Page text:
In a recent speech at the Brookings Institution, Senator Richard Lugar (R-IN) bashed what he called “a laissez-faire energy policy that relies on market evolution.” Under such a policy, he says, “life in America is going to be much more difficult in the coming decades.” He insists that “[w]hat is needed is an urgent national campaign led by a succession of presidents and Congresses who will ensure that American ingenuity and resources are fully committed to this problem.” Government action to spur development of alternative technologies is essential, he contends, because
by the time a sustained energy crisis fully motivates the market, we are likely to be well past the point where we can save ourselves. Our motivation will come too late, and the resulting investment will come too slowly, to prevent the severe economic and security consequences of our oil dependence. This is the very essence of a problem requiring government action.
NYT columnist Thomas Friedman concurs, praising Sen. Lugar’s “new grip on reality.” I dissent.
The profit motive is an amazing thing. It drives innovators to develop marvelous new technologies. And, because the early bird catches the worm, entrepreneurs are constantly on the lookout for opportunities to market those technologies. Lazy business people who don’t plan ahead–who fail to have new technologies ready when they can be profitably marketed–don’t succeed. Diligent entrepreneurs make gazillions. If Sen. Lugar really believes that market actors will sit on their hands and fail to pursue innovation until a full-on energy crisis develops, he’s losing it. If he thinks the government will outperform private actors at selecting appropriate alternative technologies, he’s on glue.
Somewhat ironically, while Thomas Friedman was praising Sen. Lugar in the Times, the W$J was reporting on Shell’s $400M purchase of extraction rights in Canada’s oil sand fields. Oil sands contain substantial quantities of oil that is significantly more difficult to extract than the oil in conventional reserves. Oil companies have known about Canada’s vast oil sand reserves for quite some time, but they’ve not bothered to develop the reserves because it hasn’t been profitable to do so. Well guess what — market forces are changing that. As the Journal reports, “amid today’s superhigh oil prices and fewer prospects elsewhere for big oil companies, Canada’s oil sands have attracted significant new investments.” So have non-petroleum sources of energy. (See “Alternative Fuels Attracting Venture Capital.”)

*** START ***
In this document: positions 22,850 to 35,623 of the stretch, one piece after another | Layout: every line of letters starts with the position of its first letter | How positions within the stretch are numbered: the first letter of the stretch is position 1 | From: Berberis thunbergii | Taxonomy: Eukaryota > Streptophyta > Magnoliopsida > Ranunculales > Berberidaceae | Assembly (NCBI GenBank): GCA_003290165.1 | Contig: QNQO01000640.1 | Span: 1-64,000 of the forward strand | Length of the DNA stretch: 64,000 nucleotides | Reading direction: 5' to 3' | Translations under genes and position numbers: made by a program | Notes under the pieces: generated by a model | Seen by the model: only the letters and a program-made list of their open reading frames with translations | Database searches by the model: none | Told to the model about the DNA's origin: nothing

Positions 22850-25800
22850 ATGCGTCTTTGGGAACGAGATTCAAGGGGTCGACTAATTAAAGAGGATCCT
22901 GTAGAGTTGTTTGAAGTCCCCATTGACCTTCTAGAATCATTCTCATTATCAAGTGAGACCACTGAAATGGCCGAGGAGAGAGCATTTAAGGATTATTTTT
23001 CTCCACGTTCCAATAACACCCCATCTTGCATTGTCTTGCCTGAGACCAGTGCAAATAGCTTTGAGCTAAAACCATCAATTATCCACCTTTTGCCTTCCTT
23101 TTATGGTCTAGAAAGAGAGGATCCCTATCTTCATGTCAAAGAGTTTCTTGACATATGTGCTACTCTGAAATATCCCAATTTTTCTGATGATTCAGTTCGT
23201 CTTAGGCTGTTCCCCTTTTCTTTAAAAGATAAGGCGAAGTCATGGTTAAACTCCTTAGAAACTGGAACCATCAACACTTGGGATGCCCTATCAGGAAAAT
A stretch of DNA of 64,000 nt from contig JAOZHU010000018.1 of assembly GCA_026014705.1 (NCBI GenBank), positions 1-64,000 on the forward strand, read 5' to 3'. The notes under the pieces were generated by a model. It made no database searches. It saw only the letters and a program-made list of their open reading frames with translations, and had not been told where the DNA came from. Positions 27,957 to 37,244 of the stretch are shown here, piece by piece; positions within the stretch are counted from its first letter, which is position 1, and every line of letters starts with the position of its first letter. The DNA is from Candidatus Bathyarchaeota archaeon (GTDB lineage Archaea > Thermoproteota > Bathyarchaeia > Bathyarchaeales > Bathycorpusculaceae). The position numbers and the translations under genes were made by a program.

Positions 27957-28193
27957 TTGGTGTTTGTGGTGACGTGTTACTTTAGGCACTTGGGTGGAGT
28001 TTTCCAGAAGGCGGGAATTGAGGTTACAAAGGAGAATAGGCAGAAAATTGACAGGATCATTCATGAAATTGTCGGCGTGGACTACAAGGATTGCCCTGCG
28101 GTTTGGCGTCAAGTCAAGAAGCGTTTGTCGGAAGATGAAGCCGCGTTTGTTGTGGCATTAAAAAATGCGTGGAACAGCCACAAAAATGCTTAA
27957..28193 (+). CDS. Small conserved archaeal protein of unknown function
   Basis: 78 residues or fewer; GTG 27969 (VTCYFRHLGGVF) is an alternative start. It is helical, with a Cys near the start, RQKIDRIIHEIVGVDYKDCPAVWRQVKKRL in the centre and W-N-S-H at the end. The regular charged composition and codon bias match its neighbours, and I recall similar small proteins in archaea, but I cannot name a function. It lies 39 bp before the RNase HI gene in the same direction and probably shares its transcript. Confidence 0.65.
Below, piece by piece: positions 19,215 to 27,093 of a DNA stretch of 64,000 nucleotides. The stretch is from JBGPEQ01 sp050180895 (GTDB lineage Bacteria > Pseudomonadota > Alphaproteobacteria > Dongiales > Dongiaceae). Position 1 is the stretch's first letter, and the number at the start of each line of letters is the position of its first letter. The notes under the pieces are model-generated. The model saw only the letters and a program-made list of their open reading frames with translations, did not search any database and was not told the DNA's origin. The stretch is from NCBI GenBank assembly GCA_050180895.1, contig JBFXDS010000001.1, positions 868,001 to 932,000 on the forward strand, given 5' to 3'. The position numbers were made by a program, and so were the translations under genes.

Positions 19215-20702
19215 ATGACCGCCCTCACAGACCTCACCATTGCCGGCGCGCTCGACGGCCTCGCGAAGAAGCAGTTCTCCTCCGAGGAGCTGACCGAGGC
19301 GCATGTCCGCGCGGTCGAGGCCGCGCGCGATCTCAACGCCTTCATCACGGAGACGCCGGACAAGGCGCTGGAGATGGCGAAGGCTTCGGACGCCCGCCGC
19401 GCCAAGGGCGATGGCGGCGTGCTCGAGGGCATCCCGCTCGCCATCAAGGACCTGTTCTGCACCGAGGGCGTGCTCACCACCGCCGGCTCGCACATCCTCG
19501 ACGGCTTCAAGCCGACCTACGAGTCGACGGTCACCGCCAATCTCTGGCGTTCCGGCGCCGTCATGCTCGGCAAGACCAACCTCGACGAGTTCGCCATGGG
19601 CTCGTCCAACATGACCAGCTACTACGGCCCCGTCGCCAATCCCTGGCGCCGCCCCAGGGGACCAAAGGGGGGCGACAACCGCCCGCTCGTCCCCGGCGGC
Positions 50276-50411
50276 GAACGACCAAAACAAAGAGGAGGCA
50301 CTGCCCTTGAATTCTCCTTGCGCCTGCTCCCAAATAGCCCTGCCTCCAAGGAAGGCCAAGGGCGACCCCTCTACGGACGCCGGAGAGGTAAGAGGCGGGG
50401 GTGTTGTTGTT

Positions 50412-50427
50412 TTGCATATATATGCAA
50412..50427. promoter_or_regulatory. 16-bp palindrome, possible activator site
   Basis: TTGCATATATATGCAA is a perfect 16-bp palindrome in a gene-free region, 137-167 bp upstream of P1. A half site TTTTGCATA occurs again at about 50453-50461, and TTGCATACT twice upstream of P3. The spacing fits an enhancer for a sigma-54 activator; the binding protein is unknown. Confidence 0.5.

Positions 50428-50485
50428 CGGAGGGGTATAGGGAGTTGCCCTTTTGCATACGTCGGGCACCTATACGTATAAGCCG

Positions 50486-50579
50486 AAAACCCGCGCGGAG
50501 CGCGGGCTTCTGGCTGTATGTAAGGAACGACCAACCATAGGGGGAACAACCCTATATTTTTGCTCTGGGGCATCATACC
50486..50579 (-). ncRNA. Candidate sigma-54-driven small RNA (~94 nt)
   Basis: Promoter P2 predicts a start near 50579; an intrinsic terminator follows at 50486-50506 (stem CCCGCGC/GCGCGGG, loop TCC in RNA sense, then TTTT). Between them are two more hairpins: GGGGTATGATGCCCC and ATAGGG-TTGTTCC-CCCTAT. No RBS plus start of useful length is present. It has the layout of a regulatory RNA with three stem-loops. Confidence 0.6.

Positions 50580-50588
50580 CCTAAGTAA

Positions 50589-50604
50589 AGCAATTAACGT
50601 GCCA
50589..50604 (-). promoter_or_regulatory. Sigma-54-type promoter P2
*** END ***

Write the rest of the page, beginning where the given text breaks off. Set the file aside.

I seriously doubt that Sen. Lugar genuinely believes that the market won’t be motivated to produce alternative sources of energy until we are “well past the point where we can save ourselves.” More likely, he’s disparaging the market because he represents a corn-producing state that stands to benefit substantially from his (and Illinois Senator Obama’s) plan to “replace hydrocarbons with carbohydrates.” It’s disheartening to see a respected Republican senator bash markets for political gain.
I agree with you that this is how things should work, and probably how they do work. The only argument I can see for Lugar is the spectre of pharmaceutical regulation. If private sector R&D in big pharma is effectively destroyed by sufficiently broad compulsory licencing regimes and such, R&D for all public “necessities” is threatened. Were I in Shell’s shoes, the potential that my the law in 20 years time might wipe out any profits from any 20 year & $5 billion project might be a significant disincentive to start spending.
To Lugar’s credit, he seems to be against compulsory licencing. I’m tempted to try to find a better justification for his words, since he’s pretty sound on trade. He’s introduced bills to make it tougher to engage in trade wars. Cato’s “rating the 108th congress” reckons that he’s even great on subsidies, despite coming from an agricultural state. I really don’t see him as a populist in these matters, so it all seems a little odd.
Perhaps the answer is that he believes that the government, combined with the private sector, can produce great stuff. If the government incentivises research into an Iowa Corn based future, perhaps that will be the research that is done and the future will be a pleasant yellowy-brown. I still wouldn’t be a fan of the policy, but it seems to me like a subsidy for R&D might not be as horrible a thing as the post makes it sound. There’s worse pork out there.
As part of the state agency that regulates Missouri utilities, I must wholeheartedly agree with your analysis (surprise). Market solutions will drive change much more quickly than government intervention. The drive to make a return on your investors money cannot be discounted so quickly by politicians and governments. This is true in the energy markets, but it is even more true in the telecommunications markets. With innovative wireless phones, and IP VoIP)and digital telephony providing more and more competition, wireline companies are being forced to reinvent themselves. It would be nice if the FCC and the 96 Telco Act would get out of the way and let the competition flourish.